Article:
The Triple Threat Facing Generalist Law Firms, Part 2: Legal Tech

The introduction of LegalMation should be a cautionary tale.

With the haunting slogan “A Day’s Worth of Work in Two Minutes,” LegalMation uses IBM Watson artificial intelligence technology to automate litigation activity. Enter a complaint, confirm the nature of suit and the jurisdiction, and in about two minutes you get a draft answer and initial discovery requests.

Though its subject areas and jurisdictions remain limited, LegalMation has deals in place with Walmart, a national insurance company and two national employment boutiques.

In Legaltech, a Walmart associate general counsel estimated the product provided a 60 to 80 percent time savings. That’s great news for Walmart – less so for lawyers who bill by the hour.

A Larger Trend

In Consero’s 2020 Corporate Legal Operations Report, 79 percent of legal operations professionals said they planned to spend more on technology. That’s an increase from the 2019 survey, when 74 percent planned to up their tech spend.

Meanwhile, in Altman Weil’s 2020 Chief Legal Officer Survey, nearly one-third of CLOs said they planned to use in-house technology as a substitute for labor costs. And the events surrounding COVID-19 forced a higher comfort level with technology; in the same survey, respondents ranked greater use of technology as the second-most likely enduring change to legal departments after the pandemic ends. (No. 1? Remote work.)

To be sure, software is unlikely to replace lawyers altogether; legal minds are essential for strategy, and robots have yet to be admitted to the bar. However, technology’s impact on an industry dominated by the billable hour will be profound.

The Financial Times, for instance, reported that Allen & Overy created MarginMatrix, software that automates drafting of certain documents for banking clients. MarginMatrix reduces the time required to draft these documents from three hours to three minutes – a decrease in billable time of 98 percent.

The Financial Times cited a study by Deloitte that estimates legal tech could automate 114,000 jobs in the next two decades in the United Kingdom alone.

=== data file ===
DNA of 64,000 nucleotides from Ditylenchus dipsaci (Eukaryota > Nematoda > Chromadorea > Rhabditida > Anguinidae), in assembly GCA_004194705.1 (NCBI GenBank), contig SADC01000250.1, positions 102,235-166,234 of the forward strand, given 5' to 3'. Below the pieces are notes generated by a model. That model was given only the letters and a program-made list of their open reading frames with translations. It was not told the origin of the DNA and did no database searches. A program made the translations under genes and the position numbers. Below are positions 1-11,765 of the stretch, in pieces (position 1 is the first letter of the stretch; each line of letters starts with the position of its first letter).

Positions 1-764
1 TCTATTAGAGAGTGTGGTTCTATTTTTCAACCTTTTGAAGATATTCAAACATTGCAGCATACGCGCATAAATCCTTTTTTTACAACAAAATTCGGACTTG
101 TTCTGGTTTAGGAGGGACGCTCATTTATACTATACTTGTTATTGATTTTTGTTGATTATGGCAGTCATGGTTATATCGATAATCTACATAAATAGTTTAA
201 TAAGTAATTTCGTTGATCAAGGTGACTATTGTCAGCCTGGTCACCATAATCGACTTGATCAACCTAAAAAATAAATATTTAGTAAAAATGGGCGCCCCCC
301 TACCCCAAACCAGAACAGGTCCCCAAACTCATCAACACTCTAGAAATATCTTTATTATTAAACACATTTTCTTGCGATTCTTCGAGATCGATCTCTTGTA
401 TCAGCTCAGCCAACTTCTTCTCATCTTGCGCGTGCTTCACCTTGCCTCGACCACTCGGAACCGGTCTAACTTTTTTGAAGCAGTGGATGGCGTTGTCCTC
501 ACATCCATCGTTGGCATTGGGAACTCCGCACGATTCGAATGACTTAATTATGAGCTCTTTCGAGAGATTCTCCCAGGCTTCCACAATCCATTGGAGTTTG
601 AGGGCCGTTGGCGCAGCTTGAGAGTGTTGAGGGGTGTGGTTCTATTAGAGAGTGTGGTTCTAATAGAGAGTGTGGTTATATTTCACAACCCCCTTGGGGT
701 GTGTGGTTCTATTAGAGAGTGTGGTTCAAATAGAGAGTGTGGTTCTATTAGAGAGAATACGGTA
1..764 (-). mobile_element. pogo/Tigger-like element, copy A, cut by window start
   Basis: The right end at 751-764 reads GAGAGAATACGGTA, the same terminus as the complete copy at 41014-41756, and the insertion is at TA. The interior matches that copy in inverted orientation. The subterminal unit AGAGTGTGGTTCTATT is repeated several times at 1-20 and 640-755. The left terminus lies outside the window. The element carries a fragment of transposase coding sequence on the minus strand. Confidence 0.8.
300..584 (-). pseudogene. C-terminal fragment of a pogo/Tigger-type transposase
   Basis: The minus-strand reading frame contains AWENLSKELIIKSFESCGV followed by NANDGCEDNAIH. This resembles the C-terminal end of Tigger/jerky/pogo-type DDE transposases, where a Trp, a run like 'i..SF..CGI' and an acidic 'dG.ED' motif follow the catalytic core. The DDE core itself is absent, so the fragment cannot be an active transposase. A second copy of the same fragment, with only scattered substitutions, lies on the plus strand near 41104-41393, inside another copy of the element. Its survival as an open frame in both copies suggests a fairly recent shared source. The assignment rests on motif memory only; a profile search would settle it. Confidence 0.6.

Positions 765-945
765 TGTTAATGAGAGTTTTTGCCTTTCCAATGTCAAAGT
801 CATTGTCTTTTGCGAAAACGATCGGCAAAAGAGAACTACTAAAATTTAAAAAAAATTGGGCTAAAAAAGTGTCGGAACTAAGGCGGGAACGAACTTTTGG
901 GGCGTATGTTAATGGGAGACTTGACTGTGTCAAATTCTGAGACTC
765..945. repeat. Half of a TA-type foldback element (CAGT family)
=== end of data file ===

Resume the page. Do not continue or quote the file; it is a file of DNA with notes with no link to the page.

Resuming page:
The Motivation

Sterling Miller, the former general counsel of Marketo, Inc., Sabre Corporation and, made a compelling case for why law firm clients are turning to technology: In-house lawyers are incentivized to find the most efficient, lowest-cost way to do things. Many law firm lawyers are incentivized to do just the opposite.

Moreover, “technology doesn’t get tired, sleep in, call in sick, or take vacations, and it doesn’t need breaks for food or when nature calls,” he wrote for Thomson Reuters. “Technology just keeps working and working and working.”

And it works pretty darn well.

One study put artificial intelligence against 20 lawyers in contract review – specifically, in the accuracy of reviewing non-disclosure agreements. The AI achieved an accuracy level of 94 percent, compared to an average human accuracy level of 85 percent.

The underlying software, LawGeex, promises in-house legal departments they will close deals three times faster – and save 90 percent in costs. It lists eBay, Johnson & Johnson and PepsiCo as customers. (Taking another shot at traditional law firms, LawGeex offers on its website “A Practical Guide to Reducing External Spend with Automation.” You’re not paranoid if they’re really out to get you.)

What’s Vulnerable

What are the major areas where in-house lawyers are shifting resources to legal tech?

According to Miller:

  • E-discovery
  • Due diligence reviews
  • Contract preparation
  • Contract management
  • Legal spend/legal operations analysis
  • Litigation analysis
  • Fraud and compliance monitoring
  • Legal research